Now, on to the tutorial.


Prerequisite Steps

First, you need to create a MySQL database through the Control Panel.

Click on the Sites tab.

sitesClick on the link to your domain name and then click on the MySQL icon.


Click the Add button and enter the values for Database Name, Database User, and Quota. Click the Create button to finish creating the database. Now click on the Manage link and record the connection information (Database Name, Database Server, Database User, and Database Password) on a piece of paper or a text editor such as Notepad.

Now go back to the Site Tools section of the Control Panel (where you clicked on the MySQL icon) and click on the PHP Version icon.


Set the PHP version to 7.0 – Beta in the drop-down box and click on the Update button.


Installing and Configuring Magento on Your Local Machine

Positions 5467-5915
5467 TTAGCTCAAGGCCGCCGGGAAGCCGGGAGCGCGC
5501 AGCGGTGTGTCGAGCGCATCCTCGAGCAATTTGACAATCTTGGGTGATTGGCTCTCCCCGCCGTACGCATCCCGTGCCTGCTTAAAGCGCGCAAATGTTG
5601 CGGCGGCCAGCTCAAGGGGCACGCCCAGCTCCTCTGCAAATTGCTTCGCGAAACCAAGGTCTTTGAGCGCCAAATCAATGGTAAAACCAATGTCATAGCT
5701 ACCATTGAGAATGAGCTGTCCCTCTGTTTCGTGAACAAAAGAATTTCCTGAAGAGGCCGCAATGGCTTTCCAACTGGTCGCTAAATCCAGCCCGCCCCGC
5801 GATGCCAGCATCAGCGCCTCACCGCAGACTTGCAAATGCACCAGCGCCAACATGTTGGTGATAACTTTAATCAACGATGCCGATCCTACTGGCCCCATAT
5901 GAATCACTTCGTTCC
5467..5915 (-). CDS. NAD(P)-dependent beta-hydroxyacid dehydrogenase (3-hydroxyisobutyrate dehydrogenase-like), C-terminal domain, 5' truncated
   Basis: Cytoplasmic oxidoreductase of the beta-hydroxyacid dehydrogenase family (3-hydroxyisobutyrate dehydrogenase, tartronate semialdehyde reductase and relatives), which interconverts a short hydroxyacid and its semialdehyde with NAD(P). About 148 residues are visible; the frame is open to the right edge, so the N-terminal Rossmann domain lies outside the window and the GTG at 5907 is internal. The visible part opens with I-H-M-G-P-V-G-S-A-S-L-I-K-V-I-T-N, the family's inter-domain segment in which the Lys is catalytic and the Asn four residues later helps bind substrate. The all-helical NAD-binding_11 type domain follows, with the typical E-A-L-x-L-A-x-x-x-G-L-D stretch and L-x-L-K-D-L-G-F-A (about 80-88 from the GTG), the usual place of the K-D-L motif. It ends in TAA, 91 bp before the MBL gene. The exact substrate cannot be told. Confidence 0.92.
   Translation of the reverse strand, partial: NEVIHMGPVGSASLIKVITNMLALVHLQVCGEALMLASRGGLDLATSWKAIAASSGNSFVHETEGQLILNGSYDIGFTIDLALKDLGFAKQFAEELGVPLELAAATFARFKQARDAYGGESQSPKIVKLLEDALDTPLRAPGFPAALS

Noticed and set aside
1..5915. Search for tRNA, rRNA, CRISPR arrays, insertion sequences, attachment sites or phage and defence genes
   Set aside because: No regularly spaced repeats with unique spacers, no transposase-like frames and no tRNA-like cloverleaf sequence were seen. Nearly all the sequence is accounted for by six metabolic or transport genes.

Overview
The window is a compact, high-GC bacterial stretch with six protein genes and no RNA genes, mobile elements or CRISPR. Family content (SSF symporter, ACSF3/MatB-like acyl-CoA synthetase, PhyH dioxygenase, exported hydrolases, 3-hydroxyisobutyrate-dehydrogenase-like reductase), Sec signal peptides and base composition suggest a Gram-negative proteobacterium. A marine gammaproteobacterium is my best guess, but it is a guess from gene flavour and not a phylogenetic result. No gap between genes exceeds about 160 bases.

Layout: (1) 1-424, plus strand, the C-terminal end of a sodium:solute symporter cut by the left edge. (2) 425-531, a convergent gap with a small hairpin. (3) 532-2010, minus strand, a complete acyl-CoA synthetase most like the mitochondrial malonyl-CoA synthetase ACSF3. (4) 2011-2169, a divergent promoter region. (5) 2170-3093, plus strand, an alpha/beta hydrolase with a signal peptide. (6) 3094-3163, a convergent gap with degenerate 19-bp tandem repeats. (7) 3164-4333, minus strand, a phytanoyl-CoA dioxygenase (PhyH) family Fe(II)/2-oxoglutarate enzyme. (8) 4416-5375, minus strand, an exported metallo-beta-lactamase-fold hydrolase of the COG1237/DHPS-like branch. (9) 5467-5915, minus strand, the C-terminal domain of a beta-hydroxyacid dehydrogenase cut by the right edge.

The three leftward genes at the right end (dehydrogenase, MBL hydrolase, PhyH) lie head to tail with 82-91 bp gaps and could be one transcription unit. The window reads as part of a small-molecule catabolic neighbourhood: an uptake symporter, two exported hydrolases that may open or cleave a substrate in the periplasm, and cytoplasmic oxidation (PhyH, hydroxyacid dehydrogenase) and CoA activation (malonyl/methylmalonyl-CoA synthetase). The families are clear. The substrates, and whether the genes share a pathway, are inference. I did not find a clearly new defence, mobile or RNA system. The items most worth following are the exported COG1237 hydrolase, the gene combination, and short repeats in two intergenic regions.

After you have setup IIS and PHP on your local machine, download the source code from Magento’s website.

Extract the contents using a decompression program such as WinZip or 7-Zip. Now, open up the file DbValiditor.php which is in .\setup\src\Magento\Setup\Validator in a text editor and edit line 106.

Change it from:

return $this->checkDatabaseName($connection, $dbName) && $this->checkDatabasePrivileges($connection, $dbName);


return $this->checkDatabaseName($connection, $dbName); //&& $this->checkDatabasePrivileges($connection, $dbName);

Basically, you want to comment out the database privileges validation check, or you will encounter this error when you get to Step 2 of the installation wizard:

Database user does not have enough privileges. Please make sure SELECT, INSERT, UPDATE, DELETE, CREATE, DROP, REFERENCES, INDEX, ALTER, CREATE TEMPORARY TABLES, LOCK TABLES, EXECUTE, CREATE VIEW, SHOW VIEW, CREATE ROUTINE, ALTER ROUTINE, EVENT, TRIGGER privileges are granted to table ‘mysql_#####_magento’.

You get this error because some permissions cannot be granted to you in a shared hosting environment (e.g. CREATE DATABASE).